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Researching Government Policies and Issues

This page will help you research government policies and issues. It provides links to sources of government information at federal, provincial and municipal levels, and tips for searching for government information on the Web.

In this assignment, you will learn to identify and locate information about your controversial issue:

  • Who is involved with your issue (MPs, MLA, committee members, etc.)
  • What government members are saying about the issue in Parliament, the Legislature, and City Hall
  • What government members are doing about the issue

Find out Who's Who and What's What in Government

Use these links to find out who your government representatives are at the federal, provincial, and municipal level. Learn what committees and working groups exist and who is on them.

Find out Who's Saying What in Government

Find out Who's Saying What in Government

The transcripts of debates among MPs, MLAs, Senators and Councillors provide rich information on issues being addressed by government and members' arguments on all sides of those issues.

Find out What's Happening in Government

Find out What's Happening in Government

You can learn what work is being done, what decisions are being made, and what issues are being addressed by different bodies within government. Budget Speeches, Throne Speeches, and reports from Committees and Offices provide this information.

Below are a few examples. 

Citing Your Sources

Citing Webpages

Webpage on website with group or corporate author:

World Health Organization. (2022, May 19). Monkeypox

Webpage on website with group or corporate author and no date:

Parliament of Canada. (n.d.). Parliamentary business. House of Commons. Retrieved September 6, 2022, from

Citing Government Sources

Here are a few examples of citations for the types of sources you need to cite for your assignment. See the additional citation resources on this page for more examples and explanations.

NOTE: APA does not provide guidance on citing Canadian legal information (so we do our best to fit the required information into something that looks like an APA-style citation). The most correct way to cite legal or government information is to use the Canadian Guide to Uniform Legal Citation (sometimes called the McGill Guide). This is available at MRU Library.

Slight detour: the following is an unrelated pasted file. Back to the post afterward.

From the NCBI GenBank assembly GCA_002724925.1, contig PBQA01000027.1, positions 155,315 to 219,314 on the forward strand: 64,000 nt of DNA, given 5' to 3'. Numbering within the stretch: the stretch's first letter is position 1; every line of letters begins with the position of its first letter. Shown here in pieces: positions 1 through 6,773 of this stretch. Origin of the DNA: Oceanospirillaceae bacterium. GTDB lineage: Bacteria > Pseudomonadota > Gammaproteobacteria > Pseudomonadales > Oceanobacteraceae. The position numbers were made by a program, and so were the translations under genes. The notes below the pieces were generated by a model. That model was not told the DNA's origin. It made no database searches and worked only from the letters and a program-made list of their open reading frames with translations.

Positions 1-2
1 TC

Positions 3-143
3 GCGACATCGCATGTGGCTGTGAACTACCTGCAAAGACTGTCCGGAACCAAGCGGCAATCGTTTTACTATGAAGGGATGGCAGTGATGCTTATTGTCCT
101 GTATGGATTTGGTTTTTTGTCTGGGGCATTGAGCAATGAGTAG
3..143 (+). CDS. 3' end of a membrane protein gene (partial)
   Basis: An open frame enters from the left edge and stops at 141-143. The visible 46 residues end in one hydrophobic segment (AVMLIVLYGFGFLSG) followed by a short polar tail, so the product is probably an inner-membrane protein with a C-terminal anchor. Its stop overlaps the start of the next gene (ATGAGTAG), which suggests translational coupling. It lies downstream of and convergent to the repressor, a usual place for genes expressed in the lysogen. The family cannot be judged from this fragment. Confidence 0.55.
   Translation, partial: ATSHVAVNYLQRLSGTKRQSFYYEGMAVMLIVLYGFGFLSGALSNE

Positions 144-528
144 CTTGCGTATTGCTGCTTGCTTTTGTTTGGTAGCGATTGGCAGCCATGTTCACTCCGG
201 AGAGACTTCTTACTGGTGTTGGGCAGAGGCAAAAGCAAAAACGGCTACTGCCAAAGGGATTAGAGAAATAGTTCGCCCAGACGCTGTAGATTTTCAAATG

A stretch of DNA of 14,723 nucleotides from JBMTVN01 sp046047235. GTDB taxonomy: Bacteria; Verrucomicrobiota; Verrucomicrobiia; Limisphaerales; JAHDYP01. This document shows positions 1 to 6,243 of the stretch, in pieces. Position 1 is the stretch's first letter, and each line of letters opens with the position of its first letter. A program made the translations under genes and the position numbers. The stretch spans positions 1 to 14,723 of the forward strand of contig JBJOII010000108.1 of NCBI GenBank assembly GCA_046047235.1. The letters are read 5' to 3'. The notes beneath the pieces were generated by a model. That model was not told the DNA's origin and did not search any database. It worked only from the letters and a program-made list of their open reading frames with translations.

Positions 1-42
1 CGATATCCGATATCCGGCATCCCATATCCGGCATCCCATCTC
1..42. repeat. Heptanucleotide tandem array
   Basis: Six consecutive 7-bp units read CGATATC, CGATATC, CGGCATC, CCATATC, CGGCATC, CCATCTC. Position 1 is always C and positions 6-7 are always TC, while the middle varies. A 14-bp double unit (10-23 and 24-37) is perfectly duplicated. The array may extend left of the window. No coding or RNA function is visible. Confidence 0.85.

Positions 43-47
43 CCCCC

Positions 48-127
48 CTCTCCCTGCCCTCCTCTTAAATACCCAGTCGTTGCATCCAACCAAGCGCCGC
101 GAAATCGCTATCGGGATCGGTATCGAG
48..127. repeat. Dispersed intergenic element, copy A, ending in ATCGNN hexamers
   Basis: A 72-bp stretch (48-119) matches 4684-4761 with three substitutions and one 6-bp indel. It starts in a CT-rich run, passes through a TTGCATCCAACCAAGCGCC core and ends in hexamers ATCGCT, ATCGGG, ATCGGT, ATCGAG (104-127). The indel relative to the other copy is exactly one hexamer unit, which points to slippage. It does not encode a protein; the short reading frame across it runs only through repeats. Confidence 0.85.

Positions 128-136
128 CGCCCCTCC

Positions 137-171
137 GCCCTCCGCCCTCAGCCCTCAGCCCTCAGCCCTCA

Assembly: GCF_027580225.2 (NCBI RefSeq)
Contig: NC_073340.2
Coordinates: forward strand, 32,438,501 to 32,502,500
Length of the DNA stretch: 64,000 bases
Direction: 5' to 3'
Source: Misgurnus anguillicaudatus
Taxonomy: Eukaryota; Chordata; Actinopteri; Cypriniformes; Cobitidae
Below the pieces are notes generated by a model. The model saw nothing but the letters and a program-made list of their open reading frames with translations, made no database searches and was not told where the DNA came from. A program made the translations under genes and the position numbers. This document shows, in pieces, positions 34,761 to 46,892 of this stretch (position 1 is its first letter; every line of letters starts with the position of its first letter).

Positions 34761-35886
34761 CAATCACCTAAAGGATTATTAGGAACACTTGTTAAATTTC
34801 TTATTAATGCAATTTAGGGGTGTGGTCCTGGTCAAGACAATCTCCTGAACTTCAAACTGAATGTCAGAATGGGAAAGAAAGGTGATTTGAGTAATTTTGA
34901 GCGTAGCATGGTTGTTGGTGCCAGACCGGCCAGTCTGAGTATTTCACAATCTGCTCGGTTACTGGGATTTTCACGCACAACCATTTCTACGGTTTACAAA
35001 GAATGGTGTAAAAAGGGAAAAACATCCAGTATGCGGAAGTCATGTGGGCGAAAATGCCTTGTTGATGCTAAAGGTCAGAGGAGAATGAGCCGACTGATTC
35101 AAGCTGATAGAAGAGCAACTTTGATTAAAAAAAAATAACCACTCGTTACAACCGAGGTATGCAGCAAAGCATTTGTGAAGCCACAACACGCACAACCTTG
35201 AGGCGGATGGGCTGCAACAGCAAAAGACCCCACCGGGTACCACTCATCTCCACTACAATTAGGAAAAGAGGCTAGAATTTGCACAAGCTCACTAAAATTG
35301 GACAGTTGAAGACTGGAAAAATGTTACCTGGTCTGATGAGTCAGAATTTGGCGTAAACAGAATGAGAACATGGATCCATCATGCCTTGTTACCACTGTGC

Below are some examples of citations that you can use as guides to citing things like government statutes in APA.

Reference List:

Barlow, J. (2018, March 22). "India." Canada. Parliament. House of Commons. Edited Hansard 148(274). 42nd Parliament, 1st session.

Dang, T. (2022, March 24). "Government Data Security." Alberta. Legislative Assembly. Edited Hansard (Day 15). 30th Legislature, 3rd session.

Citation in Text:

(Barlow, 2018)

(Dang, 2022)


Reference List:

Bill C-6: An Act Respecting the Safety of Consumer Products. (2009). 1st Reading, February 5, 2009, 40th Parliament, 2nd session. 

Citation in text:

(Bill C-6, 2009, "Summary," para. 2) 


Reference list: 

Post-Secondary Learning Act, SA, 2003, c P-19.5.  

Citation in text: 

(Post-Secondary Learning Act, 2003)

Advanced Googling for Hard-to-find Info

Having trouble finding what you're looking for on these sites? You can search the website's content using Google, instead of the website's own search function.

Search Google with domain operators to search government websites:

"opioid addiction"

"protected areas"

"snow removal"

You can also search particular ministries/departments through Google:



Another approach is to search specific organizations' websites for info on government as it relates to them:

government care

opioid government response

Find Academic Sources

These databases are good places to search for academic sources for your assignments in this course.

Google Scholar search tips:

Include a term for the level of government - federal, provincial, municipal/civic, and the word Canadian

     "communications" recycling municipal canadian

Use advanced search operators (same as in Google) to focus your search.

      allintitle:indigenous health policy

Other Helpful Websites